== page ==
News report put Acosta in bad light
The Dec. 28, 2011 issue of the Inquirer carried a news item, titled “Aquino adviser fights suspension on graft charges,” on Nereus Acosta’s preventive suspension that was ordered by the Sandiganbayan, as the Office of the Special Prosecutor had asked the court. The report, because of the big, bold headline which read “Suspend me, suspend P-Noy,” unfairly put Acosta in a bad light before the public. Apart from the unnecessary play-up of the relationship between Acosta and President Aquino, the former was made to appear to be above the law by virtue of this relation and his position in the government.
Furthermore, although at the start, the article referred to and quoted some portions of Acosta’s “opposition filed with the Sandiganbayan’s Fourth Division,” the rest of the article appeared as if it was based on a personal interview with him. This is utterly misleading, even totally malicious, as Inquirer reporter Leila Salaverria did not conduct any such interview with Acosta and neither did she first solicit his personal opinion on the matter.
The legal arguments of Acosta were for the Sandiganbayan’s consideration, not for public consumption. It is hardly possible to litigate a case involving questions of law and facts in the press. “[I]t is a traditional conviction of civilized society everywhere that courts and juries, in the decision of issues of fact and law, should be immune from every extraneous influence.” But the article, which commented on and disclosed judicial proceedings, exposed the case to a trial by publicity and exerted undue influence on the court.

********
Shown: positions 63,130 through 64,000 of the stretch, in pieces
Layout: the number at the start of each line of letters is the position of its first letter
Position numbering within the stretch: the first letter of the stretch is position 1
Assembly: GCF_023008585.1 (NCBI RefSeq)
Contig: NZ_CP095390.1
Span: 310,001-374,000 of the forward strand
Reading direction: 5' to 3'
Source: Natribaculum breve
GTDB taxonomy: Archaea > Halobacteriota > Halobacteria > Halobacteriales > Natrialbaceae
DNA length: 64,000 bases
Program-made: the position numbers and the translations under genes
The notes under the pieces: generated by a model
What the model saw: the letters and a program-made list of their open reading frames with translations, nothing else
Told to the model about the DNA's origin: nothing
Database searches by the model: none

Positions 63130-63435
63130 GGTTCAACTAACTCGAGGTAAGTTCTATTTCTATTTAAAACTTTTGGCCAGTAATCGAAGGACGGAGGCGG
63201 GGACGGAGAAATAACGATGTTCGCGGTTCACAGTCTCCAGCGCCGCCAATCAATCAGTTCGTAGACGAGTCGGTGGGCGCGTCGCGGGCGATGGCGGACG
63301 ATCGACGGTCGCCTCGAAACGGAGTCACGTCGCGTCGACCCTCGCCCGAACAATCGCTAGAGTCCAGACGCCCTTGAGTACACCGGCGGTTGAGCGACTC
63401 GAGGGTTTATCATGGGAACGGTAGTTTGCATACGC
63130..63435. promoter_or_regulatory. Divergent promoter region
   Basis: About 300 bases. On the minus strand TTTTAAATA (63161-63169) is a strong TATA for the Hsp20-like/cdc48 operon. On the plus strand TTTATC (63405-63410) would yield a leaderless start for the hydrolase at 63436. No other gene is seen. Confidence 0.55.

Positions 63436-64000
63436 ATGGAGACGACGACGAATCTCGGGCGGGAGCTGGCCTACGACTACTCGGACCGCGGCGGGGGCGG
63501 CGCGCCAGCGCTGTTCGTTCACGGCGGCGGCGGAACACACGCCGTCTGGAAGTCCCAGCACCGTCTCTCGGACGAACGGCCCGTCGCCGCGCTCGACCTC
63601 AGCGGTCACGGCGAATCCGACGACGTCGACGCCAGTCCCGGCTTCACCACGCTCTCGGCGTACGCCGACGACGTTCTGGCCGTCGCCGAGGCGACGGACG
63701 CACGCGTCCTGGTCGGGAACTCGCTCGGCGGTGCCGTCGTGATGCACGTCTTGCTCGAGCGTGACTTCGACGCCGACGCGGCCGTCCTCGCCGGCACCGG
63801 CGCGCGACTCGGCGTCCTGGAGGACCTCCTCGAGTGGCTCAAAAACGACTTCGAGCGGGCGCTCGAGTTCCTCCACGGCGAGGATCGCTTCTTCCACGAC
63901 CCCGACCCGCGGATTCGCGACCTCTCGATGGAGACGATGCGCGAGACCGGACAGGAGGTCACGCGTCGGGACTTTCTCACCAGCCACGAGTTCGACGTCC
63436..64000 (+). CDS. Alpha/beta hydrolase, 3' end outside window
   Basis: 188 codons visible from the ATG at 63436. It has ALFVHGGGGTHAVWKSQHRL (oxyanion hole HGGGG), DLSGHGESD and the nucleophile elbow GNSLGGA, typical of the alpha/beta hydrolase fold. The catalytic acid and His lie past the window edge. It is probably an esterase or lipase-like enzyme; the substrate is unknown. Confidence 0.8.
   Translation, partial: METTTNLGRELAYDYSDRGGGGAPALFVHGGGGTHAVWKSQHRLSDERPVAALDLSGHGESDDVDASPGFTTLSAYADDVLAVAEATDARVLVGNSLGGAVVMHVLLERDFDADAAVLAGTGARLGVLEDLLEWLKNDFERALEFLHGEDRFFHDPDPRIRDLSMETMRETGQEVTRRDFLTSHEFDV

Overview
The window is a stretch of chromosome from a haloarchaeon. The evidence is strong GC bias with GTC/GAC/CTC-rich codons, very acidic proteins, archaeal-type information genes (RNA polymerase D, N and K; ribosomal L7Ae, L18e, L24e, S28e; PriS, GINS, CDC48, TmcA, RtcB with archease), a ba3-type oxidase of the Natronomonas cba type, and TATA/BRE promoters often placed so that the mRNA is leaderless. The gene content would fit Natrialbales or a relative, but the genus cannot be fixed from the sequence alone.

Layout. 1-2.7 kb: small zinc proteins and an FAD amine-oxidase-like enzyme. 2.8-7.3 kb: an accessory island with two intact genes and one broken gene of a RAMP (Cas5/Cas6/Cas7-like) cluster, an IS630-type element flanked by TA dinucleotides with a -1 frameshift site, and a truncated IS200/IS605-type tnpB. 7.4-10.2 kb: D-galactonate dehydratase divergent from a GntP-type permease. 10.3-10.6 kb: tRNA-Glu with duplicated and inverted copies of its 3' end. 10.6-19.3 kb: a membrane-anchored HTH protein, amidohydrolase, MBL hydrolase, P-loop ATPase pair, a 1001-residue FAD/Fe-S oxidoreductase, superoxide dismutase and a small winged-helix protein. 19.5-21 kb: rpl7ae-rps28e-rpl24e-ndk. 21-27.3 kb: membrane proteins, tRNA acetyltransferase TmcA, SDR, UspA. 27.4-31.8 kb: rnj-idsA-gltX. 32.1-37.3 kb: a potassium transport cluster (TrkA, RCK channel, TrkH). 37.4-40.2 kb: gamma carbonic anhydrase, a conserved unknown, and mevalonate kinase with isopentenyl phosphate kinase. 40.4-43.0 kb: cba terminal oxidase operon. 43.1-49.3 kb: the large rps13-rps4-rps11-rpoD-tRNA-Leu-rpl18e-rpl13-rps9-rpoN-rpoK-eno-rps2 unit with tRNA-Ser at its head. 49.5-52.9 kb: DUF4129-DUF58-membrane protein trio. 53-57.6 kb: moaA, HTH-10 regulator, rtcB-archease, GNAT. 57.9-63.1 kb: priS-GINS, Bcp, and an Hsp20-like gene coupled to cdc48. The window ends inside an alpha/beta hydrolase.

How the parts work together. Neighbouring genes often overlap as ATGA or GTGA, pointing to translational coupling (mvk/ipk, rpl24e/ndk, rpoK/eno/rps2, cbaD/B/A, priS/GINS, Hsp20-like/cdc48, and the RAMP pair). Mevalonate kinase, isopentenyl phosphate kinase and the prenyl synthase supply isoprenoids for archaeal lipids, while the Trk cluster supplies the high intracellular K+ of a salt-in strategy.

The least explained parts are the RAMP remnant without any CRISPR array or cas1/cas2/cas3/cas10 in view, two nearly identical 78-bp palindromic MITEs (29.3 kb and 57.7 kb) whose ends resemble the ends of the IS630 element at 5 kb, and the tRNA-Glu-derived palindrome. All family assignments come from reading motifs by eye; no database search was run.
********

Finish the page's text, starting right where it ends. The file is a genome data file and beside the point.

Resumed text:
Finally, it bears noting that “[t]he sub judice rule restricts comments and disclosures pertaining to judicial proceedings to avoid prejudging the issue, influencing the court, or obstructing the administration of justice. A violation of the sub judice rule may render one liable for indirect contempt under Sec. 3(d), Rule 71 of the Rules of Court.”
Therefore, the Inquirer would do well to avoid from publicly commenting on the above-mentioned case.
—AQUILINO C. SALVADOR JR.,
counsel for Presidential
Adviser on Environmental
Protection J.R. Nereus Acosta
I take exception to the claim that my story was misleading or malicious.
1. The fact is that the opposition Acosta filed in court was referred to and quoted in the second and sixth paragraphs of my story. And it was clearly the basis of the story.
2. The opposition Acosta filed is a public document, as was the motion filed by the prosecution to have him suspended. I only reported Acosta’s arguments in his opposition.
3. It was Acosta himself, in his opposition, who brought up his
relationship with the President.
4. Nowhere in the story was it said that it was based on an interview with Acosta.
5. Nowhere in the story did I comment on the merits of the case.
—LEILA B. SALAVERRIA,
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